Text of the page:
In Experiment 1, six representative rats of both groups were selected to reflect the group average for freezing and startle measurements as accurately as possible (ANX: n = 6, CTRL: n = 6). Note that vibratome sectioning and subsequent c-Fos analysis was only conducted for this subset. For Experiment 2, to increase power, all animals with correct electrode placement were included (STIM: n = 14, SHAM: n = 11). Two hours after initiation of the Post-test, animals were sacrificed, brains were dissected and processed for immunohistochemical analysis (see Supplement). Briefly, coronal sections were stained for c-Fos53, NeuN and GFAP. In Experiment 1, we evaluated NAc (core and shell), BLA and BST (STMA and lateral anterior division (STL)) activity. In Experiment 2, analysis of the BST was hampered by electrode placement, thus we evaluated the BLA, NAc, infralimbic and prelimbic cortices (IL, PL). Confocal images were obtained in the abovementioned regions of interest (ROIs) (Fig. 1) and neuronal c-Fos expression was assessed. For each structure, all slices were stained simultaneously and imaged at fixed intensity settings, allowing for direct comparison of c-Fos intensities between groups and hemispheres within one brain region, thereby providing information about the degree of c-Fos expression, rather than the number of positive cells.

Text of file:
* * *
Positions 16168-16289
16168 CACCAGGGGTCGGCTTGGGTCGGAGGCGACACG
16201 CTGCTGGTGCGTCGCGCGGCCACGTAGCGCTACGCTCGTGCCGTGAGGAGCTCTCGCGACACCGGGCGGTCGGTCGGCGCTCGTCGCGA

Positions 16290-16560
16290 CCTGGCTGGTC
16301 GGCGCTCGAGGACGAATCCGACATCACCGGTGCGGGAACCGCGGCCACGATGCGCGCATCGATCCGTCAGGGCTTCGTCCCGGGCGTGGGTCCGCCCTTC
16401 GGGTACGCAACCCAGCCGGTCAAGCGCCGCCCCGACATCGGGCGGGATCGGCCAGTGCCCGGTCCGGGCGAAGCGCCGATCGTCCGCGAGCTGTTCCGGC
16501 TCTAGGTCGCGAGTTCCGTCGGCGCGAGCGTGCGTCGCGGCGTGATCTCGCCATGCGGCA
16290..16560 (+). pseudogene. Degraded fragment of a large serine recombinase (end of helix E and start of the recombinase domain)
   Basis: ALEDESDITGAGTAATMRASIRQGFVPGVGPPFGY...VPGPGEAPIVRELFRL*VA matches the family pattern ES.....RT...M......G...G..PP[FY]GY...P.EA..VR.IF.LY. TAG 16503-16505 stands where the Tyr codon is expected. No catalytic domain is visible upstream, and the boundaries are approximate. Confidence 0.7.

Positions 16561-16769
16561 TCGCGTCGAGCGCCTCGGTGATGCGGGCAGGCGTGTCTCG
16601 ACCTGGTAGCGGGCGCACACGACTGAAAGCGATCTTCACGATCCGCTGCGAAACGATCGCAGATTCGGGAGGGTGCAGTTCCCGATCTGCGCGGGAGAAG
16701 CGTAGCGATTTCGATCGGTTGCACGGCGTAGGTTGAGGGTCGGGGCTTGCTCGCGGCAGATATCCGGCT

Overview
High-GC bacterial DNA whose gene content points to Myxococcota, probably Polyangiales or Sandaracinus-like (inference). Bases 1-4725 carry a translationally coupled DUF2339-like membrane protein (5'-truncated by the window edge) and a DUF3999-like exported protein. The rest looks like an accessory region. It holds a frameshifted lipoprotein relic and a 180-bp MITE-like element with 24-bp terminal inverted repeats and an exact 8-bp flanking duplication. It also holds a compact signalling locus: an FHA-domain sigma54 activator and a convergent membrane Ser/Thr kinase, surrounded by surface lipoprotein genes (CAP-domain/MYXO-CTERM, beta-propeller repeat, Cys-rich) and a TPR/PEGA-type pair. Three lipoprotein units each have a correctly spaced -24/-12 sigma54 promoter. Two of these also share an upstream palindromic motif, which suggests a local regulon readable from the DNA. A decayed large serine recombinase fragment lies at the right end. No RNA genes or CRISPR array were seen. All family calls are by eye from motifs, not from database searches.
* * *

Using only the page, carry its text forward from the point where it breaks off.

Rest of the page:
Percentage freezing during acclimation and startle reflex amplitudes were expressed and analyzed as difference scores between Post- and Pre-test14,19. Unpaired two-tailed t-tests were implemented to compare these behavioral measurements, as well as c-Fos intensities between ANX and CTRL (Experiment 1) or STIM and SHAM groups (Experiment 2). Grubbs’ outlier tests were used to exclude animals with significantly deviant c-Fos values. A 2-way repeated measures ANOVA (RM-ANOVA) with factors ‘Hemisphere’ and ‘Group’ was conducted to evaluate c-Fos expression within and between hemispheres, followed up with Sidak post-hoc tests. GraphPad Prism (version 8.02, GraphPad Software) was used for statistical analyses and to create graphs. Effect sizes (Cohen’s d) were calculated according to Lakens54. Significance levels were set at p < 0.05.